CNN cast the controversy as a question of free speech, which is protected under the constitution´s first amendment. Consider that every time Trump and Sanders decide not to hold a press briefing, which is often, it amounts to canceling everyone's press pass (or at least nullifying the objective of a press pass) for that day - and yet the world continues to turn, White House reporters continue to file stories about what their sources are hearing, CNN continues to criticize Trump, etc.
The judge also found that Acosta suffered "irreparable harm", as he dismissed the Trump administration's argument that CNN could just send other reporters to report on the White House in Acosta's place.
"While this narcissistic approach may serve plaintiff's self-interests as entertainers or media figures and the network that profits therefrom, they do not serve the interests of the forum", OANN said.
"Let's go back to work!".
Meanwhile, CNN reported this afternoon that its chief White House correspondent is back at the White House and will do a report on air from same later Friday.
During his Presidential campaign, Trump told CNN that he would not kick reporters out the White House.
CNN attorney Ted Boutrous called it a "great day for the First Amendment and for journalism" (although the First Amendment was not applied here). NABJ said the court ruling does nothing to erase concerns about the way the President treats reporters.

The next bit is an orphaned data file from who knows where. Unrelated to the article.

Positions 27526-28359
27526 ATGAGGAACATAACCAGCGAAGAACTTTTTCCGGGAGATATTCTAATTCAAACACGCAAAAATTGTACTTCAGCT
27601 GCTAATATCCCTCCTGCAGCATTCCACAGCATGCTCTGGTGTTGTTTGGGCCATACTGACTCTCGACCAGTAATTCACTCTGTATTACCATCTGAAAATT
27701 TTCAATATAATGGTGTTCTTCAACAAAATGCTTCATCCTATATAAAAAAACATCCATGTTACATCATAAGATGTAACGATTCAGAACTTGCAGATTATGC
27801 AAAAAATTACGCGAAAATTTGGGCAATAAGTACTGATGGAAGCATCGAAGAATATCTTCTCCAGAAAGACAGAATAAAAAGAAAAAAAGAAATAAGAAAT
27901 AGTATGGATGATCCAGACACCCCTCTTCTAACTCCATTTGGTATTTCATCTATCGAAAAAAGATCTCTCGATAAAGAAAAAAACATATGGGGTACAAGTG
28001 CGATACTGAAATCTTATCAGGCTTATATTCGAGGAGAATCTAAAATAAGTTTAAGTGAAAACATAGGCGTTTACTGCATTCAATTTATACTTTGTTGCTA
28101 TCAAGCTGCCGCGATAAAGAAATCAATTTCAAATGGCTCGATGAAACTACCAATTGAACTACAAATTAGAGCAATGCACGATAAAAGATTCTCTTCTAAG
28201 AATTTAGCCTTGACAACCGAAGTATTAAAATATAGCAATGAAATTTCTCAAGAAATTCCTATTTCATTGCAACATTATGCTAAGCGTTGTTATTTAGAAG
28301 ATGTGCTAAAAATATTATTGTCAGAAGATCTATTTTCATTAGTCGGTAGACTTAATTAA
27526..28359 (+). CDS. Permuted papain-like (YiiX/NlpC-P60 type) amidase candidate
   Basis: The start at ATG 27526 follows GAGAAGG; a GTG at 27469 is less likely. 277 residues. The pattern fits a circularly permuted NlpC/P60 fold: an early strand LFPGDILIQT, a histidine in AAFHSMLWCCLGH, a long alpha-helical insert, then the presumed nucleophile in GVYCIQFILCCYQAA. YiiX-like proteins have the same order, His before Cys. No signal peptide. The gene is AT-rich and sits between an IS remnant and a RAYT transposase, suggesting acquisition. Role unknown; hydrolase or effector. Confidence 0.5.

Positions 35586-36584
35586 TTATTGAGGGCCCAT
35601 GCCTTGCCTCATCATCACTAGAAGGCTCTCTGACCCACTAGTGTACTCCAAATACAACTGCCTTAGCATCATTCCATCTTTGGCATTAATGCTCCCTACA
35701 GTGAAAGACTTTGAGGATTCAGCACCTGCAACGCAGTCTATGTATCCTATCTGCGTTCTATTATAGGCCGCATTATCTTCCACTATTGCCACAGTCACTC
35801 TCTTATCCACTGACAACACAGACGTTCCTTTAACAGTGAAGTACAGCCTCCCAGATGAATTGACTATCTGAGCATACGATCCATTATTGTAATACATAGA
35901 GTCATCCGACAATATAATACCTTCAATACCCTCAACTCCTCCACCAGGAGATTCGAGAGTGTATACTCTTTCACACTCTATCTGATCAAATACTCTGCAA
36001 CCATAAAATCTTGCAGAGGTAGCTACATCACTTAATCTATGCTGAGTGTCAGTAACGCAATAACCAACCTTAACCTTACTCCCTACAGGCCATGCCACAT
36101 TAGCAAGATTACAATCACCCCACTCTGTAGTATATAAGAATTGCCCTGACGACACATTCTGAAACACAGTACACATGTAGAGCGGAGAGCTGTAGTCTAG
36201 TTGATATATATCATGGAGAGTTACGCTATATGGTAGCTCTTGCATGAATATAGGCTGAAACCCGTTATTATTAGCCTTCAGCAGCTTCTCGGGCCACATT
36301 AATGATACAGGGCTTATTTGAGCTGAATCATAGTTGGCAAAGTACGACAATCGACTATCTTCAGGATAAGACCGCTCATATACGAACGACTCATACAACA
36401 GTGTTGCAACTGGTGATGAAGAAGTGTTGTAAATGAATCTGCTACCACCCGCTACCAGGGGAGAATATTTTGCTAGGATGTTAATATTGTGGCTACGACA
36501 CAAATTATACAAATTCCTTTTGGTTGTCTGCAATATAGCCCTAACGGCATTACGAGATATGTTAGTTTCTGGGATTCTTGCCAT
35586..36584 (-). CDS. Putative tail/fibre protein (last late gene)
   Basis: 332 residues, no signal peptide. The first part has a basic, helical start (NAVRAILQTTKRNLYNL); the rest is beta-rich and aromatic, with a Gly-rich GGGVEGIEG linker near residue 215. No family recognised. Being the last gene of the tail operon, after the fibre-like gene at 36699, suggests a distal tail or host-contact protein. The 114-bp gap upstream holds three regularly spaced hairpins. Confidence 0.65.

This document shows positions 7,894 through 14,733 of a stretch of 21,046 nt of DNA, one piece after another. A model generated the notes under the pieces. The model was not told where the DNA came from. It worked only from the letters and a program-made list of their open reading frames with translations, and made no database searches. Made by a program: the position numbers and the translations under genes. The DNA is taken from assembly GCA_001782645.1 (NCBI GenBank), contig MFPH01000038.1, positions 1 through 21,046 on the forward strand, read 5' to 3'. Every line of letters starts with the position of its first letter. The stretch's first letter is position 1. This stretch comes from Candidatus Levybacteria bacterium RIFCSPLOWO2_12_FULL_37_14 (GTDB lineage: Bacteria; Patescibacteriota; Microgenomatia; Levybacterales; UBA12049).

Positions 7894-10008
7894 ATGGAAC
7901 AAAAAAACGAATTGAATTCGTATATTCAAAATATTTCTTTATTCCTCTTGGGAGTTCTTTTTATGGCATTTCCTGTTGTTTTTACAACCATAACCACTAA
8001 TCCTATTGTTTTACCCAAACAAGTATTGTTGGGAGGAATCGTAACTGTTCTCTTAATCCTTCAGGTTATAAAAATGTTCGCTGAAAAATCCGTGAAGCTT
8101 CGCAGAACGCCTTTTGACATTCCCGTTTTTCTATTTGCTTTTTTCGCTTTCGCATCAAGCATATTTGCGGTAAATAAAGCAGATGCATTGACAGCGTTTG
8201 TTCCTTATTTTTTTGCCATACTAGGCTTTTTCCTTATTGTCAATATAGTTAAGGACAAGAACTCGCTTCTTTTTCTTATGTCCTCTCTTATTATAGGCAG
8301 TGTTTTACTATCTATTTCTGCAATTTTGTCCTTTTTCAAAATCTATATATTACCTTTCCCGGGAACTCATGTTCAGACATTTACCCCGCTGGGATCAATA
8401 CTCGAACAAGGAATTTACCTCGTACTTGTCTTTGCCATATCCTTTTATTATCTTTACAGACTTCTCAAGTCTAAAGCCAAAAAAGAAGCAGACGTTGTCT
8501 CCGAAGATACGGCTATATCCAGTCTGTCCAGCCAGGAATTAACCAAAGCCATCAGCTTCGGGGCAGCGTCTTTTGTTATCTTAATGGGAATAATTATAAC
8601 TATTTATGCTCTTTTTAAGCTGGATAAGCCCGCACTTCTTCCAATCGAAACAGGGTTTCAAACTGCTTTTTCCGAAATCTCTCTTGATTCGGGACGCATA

The White House Correspondents Association, which represents journalists in negotiations over access to the president, filed its own brief on Thursday that urged the court "to roundly reject the president's unsafe legal position".
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He said the USA pays billions "protecting other countries, and we get nothing but Trade Deficits and Losses". BEARDSLEY: As Macron spoke, Trump sat stony-faced, or one French newspaper put it, pouting and indifferent.
The ruling is a major win for CNN and its combative approach to the Trump White House.
"The White House surely hoped that expelling a reporter would deter forceful questioning, but the court's ruling will have the opposite effect".
He said the White House position on that conduct was clear and not discriminatory.
Pushing for specifics, Wallace asked if certain things are going to be considered "over the line" and Trump reiterated that these new rules are being written now, but that they will cover "decorum" and outline that reporters "can't keep asking questions".
CNN has also asked for "permanent relief", meaning a declaration from the judge that Trump's revocation of Acosta's press pass was unconstitutional.
The filing by US Justice Department lawyers argued that "the president could choose never to hold another press briefing again and cancel all press passes, without implicating due process protections".
The White House later shifted its story to claim that Acosta was rude to reporters.
The president echoed the need for decorum hours after the ruling, telling reporters they can't stand up and ask three or four questions while refusing to sit down. The lawsuit listed six defendants for their "roles in enforcing and announcing Acosta's suspension", and if the woman in charge of the microphone were actually the White House Deputy Press Secretary and not just an intern, it's likely that Walters would have also been named in the lawsuit.
The entire interview will air Sunday on "Fox News Sunday" at 2 p.m. and 7 p.m. ET.